Whether it be for your exterior sign, banner, presentation or website, readability is essential in design. Clear and decipherable images and text are a key factor in successfully reaching your audience—but how can you ensure you achieve it? Half has to do with layout and typography, but the other half derives from the color scheme you use. Here are some tips on how to achieve the best color combinations for readability.
To determine whether a color combination will offer good readability, you need to look into the color difference and brightness. This is especially imperative for web design, since it affects usability. According to The World Wide Web Consortium (W3C), readability is determined by the difference in brightness and color. Both must be greater than a set range and can be derived from a formula. But, to make things easy, look for online text legibility tools, such as this Luminosity Colour Contrast Ratio Analyser, to see if your color combination passes the brightness difference test.
According to various studies, dark text on light backgrounds tends to be most readable. Go for this approach if you’re looking for clear and crisp presentation, particularly for web design.
- White backgrounds: Simple and classic, black text on a white background provides the highest readability ratio. Blues and grays also provide the right contrast and thus work well on white backgrounds. However, avoid using white backgrounds for an entire webpage, which can strain the eyes. To ease the eyes, use colored backgrounds in blocks–for example, using a blue background with white boxes for text breaks up the design, provides the right level of contrast, and offers good readability. Avoid colors that are too light (like yellow), since they will not create enough contrast.
Check out this color combination table for the best colors to use on a white background.
- Gradient backgrounds: Using a gradient background that utilizes white and another light colors is a good way to add dimension to your design. A dark text color on top of a light gradient background allows for readability, while also being pleasing to the eye.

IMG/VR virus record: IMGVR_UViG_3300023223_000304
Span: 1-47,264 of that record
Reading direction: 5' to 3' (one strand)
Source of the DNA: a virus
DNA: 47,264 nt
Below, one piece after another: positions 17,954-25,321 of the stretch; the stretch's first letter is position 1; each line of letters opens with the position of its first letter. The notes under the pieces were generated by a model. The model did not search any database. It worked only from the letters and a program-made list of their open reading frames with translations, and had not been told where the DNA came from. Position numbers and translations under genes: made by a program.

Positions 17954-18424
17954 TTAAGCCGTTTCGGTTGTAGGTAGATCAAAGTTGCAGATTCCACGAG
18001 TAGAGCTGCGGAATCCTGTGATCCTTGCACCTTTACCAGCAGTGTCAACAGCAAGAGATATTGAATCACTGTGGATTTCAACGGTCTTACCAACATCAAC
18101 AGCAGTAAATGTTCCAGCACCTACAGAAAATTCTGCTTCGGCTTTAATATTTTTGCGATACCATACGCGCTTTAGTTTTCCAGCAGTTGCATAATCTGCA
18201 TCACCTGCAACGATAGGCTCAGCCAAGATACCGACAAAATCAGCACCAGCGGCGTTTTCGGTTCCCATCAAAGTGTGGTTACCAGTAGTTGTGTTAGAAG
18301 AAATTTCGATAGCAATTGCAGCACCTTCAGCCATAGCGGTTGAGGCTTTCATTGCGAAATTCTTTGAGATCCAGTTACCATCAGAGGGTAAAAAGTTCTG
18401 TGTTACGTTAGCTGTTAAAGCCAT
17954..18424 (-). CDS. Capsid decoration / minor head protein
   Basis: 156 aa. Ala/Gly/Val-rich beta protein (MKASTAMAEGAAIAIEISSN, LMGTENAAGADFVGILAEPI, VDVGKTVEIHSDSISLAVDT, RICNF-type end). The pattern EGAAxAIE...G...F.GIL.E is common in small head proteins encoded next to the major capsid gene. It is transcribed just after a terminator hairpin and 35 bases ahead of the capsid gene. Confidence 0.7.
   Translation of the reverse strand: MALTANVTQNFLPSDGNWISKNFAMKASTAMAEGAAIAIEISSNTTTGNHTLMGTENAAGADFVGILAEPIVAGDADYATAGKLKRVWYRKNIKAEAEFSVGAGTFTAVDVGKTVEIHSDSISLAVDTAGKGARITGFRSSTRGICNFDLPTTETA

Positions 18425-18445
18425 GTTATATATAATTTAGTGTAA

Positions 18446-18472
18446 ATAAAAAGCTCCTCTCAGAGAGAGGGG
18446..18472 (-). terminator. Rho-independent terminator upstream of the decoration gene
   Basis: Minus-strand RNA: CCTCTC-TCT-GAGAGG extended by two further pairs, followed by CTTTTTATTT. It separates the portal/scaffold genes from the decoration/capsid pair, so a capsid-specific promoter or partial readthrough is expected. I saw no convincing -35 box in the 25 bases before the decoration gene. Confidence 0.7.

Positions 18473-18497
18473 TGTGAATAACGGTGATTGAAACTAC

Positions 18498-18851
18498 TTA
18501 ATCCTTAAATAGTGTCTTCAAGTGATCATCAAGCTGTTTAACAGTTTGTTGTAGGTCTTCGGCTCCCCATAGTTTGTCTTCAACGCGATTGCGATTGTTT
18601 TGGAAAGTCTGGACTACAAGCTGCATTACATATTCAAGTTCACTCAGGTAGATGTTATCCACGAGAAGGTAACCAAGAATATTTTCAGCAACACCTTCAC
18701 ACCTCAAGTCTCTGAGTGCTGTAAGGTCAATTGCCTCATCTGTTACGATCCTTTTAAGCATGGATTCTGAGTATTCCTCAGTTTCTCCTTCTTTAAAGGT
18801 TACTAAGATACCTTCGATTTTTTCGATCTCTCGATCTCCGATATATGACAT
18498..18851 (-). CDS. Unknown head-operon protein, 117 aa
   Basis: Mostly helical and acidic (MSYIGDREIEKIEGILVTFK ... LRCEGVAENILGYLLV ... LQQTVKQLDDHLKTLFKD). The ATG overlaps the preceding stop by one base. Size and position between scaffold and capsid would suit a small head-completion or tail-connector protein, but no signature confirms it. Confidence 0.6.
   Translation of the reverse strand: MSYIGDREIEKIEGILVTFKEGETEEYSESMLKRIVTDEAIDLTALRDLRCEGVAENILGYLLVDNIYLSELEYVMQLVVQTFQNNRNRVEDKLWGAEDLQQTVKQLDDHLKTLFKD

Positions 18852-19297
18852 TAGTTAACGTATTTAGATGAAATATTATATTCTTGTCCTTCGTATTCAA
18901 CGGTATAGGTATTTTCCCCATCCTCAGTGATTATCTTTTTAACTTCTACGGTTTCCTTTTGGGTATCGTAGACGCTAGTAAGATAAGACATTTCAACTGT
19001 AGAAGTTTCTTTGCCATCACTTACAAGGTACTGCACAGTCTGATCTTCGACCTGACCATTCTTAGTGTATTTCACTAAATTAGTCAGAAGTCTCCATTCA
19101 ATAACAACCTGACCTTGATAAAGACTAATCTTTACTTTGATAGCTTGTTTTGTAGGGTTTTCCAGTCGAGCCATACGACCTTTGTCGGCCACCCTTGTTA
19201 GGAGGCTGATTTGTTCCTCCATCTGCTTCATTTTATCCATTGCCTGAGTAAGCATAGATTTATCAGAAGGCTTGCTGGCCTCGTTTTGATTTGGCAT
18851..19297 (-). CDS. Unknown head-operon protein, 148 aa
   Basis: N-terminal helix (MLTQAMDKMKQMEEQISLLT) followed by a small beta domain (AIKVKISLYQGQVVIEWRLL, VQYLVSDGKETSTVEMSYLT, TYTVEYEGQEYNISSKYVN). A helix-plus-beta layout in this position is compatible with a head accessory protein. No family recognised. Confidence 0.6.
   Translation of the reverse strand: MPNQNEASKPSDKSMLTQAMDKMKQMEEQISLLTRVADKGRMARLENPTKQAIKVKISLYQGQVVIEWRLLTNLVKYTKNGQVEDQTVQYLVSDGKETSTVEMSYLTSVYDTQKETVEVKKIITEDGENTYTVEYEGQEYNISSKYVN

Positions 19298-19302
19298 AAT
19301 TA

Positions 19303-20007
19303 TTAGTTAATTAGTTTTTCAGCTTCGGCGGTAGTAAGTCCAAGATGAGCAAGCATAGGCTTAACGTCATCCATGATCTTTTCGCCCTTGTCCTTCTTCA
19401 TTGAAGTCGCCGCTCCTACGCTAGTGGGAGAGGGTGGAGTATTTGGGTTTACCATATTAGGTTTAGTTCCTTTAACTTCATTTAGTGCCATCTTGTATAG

- Light backgrounds: Using a light color shade with black or dark text is a great way of adding subtle color. Try black text on light blue, pale green or gray background.
Dark Backgrounds with Light Text
Because this combination is known to cause strain on the eyes, be cautious with this approach. However, if you don’t have too much text to display, inverted backgrounds can work wonderfully. Try light text on dark backgrounds for print advertisements or headers. Remember that light text on dark backgrounds provide a high level of contrast—to ensure readability, decrease font-weight and increase leading and tracking so the letters are wider apart and have more space in between lines (learn more).
- Black backgrounds: High-chroma colors are best for black backgrounds because they offer a good contrast ratio without the eye fatigue (which occurs with white text on a black background). Yellow, green, cyan and magenta are good colors to choose if you want to make text stand out, such as headings or important links on a webpage. Avoid red, purple and blue on black.
Combinations to Avoid
- Colors that are too close together: Although it may seem first nature to stick to similar colors, using colors that are too close together is something to avoid. You want to create some level of contrast, but not too much.
- Too many bright colors: For example, yellow on green or purple on green. You want achieve attention with bright colors, but using several together will instead be too glaring to the eye. If you want to use yellow text, try a dark gray or dark blue background.
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